#6

Adding more low-level functions, and leave high-level features to another layer - just create an official CLU or CLUT, next to SYCL. What I’ve seen the past 20 years is that many languages and libraries move from a core-language to a feature-rich does-it-all. My answer: no, no, NO! Keep the focus on making hardware features accessible, and never replace low-level access by functions that serve the lazy programmers. Those category can use SYCL, CLU, CLUT, the various libraries and the higher-level languages.

We at StreamComputing are happy to help develop an official CLU/CLUT (most of the actual work has been done by many devs around the world), if you promise not to solve the lazy-programmer problem at this layer. See the other remarks what is really needed at the OpenCL-layer.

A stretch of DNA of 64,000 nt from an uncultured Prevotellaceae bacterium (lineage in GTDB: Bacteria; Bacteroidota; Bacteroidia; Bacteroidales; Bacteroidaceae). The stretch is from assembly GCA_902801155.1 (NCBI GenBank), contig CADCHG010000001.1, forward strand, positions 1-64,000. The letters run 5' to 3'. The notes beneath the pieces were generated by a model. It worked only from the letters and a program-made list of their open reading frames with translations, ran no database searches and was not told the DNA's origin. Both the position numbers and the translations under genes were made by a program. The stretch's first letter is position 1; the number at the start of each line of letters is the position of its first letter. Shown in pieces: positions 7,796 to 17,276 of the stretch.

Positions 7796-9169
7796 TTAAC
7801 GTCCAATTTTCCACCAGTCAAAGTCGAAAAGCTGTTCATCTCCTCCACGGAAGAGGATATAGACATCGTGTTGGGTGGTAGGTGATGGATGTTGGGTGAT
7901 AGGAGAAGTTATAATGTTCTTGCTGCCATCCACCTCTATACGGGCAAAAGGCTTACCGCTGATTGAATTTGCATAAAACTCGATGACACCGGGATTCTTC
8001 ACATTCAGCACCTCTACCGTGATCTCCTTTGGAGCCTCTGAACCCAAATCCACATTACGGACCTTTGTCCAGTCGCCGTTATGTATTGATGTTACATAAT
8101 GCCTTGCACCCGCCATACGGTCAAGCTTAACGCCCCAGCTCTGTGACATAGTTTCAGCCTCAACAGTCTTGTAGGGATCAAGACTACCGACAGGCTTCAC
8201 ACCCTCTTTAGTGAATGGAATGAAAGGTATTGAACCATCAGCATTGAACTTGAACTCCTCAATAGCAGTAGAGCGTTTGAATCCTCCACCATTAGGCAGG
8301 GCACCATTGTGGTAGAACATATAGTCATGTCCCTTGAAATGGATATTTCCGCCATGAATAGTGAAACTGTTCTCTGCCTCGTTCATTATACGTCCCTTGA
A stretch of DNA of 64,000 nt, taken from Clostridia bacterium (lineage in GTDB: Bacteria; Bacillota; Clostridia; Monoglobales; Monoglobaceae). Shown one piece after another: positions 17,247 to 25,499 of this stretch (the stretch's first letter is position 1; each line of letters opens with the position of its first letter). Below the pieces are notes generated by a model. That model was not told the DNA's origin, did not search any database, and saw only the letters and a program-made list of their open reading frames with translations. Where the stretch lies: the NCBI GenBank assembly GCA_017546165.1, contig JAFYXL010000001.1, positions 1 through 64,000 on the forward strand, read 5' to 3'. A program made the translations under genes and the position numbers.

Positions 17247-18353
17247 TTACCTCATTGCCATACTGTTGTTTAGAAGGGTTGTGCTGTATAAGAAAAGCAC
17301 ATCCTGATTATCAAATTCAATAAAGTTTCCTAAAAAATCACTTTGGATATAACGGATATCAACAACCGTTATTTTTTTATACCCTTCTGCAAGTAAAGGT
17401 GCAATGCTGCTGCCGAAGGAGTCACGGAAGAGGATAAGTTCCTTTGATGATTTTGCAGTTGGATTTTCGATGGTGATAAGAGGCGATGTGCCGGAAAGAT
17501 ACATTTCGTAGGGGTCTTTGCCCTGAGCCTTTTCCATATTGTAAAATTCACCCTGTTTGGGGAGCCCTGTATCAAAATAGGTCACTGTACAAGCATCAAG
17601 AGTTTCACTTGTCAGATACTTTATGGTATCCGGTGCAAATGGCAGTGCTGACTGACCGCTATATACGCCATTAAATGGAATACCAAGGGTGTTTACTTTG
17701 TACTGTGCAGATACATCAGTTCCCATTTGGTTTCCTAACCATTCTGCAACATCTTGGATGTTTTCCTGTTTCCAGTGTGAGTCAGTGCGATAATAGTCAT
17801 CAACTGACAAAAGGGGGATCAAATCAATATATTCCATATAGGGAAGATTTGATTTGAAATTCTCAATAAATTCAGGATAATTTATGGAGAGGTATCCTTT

#7

I would like to point out a flaw in the C++ wrapper API. As far as I can tell, it wasn’t updated for 2.0, but uses deprecated APIs (clCreateSampler, clCreateCommandQueue, and clEnqueueTask). This leads to warnings for all users of the OpenCL 1.2 C++ Wrapper API, which is used in e.g. VexCL as well as clFFT.

I understand these warnings can be hidden by defining CL_USE_DEPRECATED_OPENCL_2_0_APIS, but essentially that is just putting your head in the sand.

The C++ wrapper API is very valuable as it contains a standard available RAII wrapper, which otherwise would have to be written time and time again by various C++ libraries. Please provide an updated header that uses the non-deprecated versions of the API.

#8